Over the last few months, I have spent much time discussing market commentary from Morgan Stanley (MS, Financial), which is consistently bearish. Given all of the excitement over the S&P 500 index making new all-time highs, one could be excused for questioning whether such sentiment is warranted. The note this week from the investment bank addressed this issue. It argued that investors should look beyond the simple fact of new highs, and examine at what lies beneath the hood of the financial markets:
“The stocks that have really worked over the past year are generally defensive or high-quality in nature: sectors like utilities, consumer staples, software and REITs. The S&P 500 has also done better than other leading indices, which are down as much as 5-10% over the last 12 months. This is likely due to the fact that the S&P 500 is the highest-quality defensive index in the world.
It’s also interesting to note that Treasury bonds, which are even more defensive than the S&P 500 have outperformed over the past year. Therefore, just looking at the S&P 500 as a measure of economic and corporate health may not be a good idea. Instead, the defensive leadership displayed under the surface is the primary message. In short, growth continues to slow.”
This is something that President Trump, who has made a point of using the stock market as evidence of overall economic health, might want to bear in mind. If we are really in the midst of the greatest economy in history, as the president is fond of saying, then why is the Federal Reserve cutting rates? Why is the European Central bank expected to return to quantitative easing? These are questions that cannot be explained away by pointing to the trade war:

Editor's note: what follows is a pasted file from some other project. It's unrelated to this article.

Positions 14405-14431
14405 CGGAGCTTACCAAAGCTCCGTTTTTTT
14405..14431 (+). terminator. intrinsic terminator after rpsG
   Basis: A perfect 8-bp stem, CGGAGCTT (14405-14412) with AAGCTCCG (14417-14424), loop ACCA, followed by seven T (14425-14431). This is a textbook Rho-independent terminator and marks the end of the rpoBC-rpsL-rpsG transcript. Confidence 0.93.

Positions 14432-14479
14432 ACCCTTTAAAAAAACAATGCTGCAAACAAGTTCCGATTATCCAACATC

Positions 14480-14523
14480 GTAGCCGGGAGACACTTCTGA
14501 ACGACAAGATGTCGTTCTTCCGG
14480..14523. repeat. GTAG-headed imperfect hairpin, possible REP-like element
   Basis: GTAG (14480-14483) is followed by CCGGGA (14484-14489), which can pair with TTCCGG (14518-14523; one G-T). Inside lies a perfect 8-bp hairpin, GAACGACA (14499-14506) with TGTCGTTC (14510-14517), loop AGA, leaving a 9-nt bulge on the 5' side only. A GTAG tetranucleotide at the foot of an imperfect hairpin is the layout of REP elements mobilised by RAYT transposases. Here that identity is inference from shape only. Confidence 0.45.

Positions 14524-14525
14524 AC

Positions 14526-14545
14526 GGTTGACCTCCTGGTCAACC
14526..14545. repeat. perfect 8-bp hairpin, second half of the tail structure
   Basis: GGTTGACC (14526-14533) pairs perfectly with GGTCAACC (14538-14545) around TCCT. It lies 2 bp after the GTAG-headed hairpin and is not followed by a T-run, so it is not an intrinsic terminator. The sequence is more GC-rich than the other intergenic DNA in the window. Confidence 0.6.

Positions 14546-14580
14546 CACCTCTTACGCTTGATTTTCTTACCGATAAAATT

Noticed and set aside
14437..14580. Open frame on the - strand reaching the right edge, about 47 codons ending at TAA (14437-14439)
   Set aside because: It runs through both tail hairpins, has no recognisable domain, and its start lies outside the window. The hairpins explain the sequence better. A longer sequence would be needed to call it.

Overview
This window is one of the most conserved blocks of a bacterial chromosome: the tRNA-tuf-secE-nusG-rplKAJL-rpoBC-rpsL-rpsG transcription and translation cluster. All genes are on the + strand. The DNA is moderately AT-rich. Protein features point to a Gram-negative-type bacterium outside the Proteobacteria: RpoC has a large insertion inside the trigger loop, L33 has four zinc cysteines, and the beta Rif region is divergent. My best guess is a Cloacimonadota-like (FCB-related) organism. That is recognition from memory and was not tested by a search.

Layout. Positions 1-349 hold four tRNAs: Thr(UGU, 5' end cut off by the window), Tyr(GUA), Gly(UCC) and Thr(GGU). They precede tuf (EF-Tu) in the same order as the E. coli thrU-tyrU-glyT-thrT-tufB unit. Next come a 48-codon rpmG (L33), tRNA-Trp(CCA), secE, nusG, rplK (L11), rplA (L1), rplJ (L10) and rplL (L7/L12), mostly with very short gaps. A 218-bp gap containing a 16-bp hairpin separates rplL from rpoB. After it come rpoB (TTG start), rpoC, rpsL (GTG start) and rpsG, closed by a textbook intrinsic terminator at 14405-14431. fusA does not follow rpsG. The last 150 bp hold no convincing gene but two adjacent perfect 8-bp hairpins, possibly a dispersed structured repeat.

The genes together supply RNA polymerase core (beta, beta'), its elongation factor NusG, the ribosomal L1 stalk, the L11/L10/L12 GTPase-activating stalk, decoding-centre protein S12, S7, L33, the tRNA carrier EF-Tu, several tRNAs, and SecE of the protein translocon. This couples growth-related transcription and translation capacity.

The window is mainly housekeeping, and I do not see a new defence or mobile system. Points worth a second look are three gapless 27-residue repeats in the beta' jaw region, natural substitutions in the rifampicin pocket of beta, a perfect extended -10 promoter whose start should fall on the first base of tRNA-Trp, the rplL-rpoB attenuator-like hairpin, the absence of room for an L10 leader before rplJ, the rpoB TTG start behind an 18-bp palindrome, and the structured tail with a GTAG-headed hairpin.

“Many investors are quick to blame the ongoing trade tensions between the US and China as the culprit. They claim the Fed is simply taking out insurance against these tensions, or I hear people saying that the Fed is worried about inflation continuing to come in well below its 2% target, and so they need to do more. Very rarely do I hear from investors or commentators that the business cycle is at risk of rolling over into recession. I find this strange, given all the signals that are flashing the rising risk of recession in the US.”
The only explanation for why central banks are once again reverting to easy monetary policy is that they are more worried about the state of the underlying economy than the market appreciates. Excessively large inventories from the previous year, and the hangover from the boom in capital spending, are coming back to haunt corporate earnings and margins. What comes up must eventually come down, so what we are seeing is just the natural consequence of the Trump administration's fiscal stimulus. The note ends by advising investors to remain wary:
“The bottom line for us is that equity prices have rebounded sharply this year on hopes that easier monetary policy will change the trajectory of growth. Stocks are discounting machines, so higher equity prices provide further support that growth will in fact pick up. However, until the less-defensive parts of the market start to lead, we think such signals are premature, and as a result we remain defensively skewed in our portfolios, with overweights in utilities and staples, and long-duration Treasury bonds. We expect a 10% correction in US equity prices during the third quarter as the Fed acts, but growth continues to disappoint, forcing others to acknowledge why the Fed is cutting.”
Disclosure: The author owns no stocks mentioned.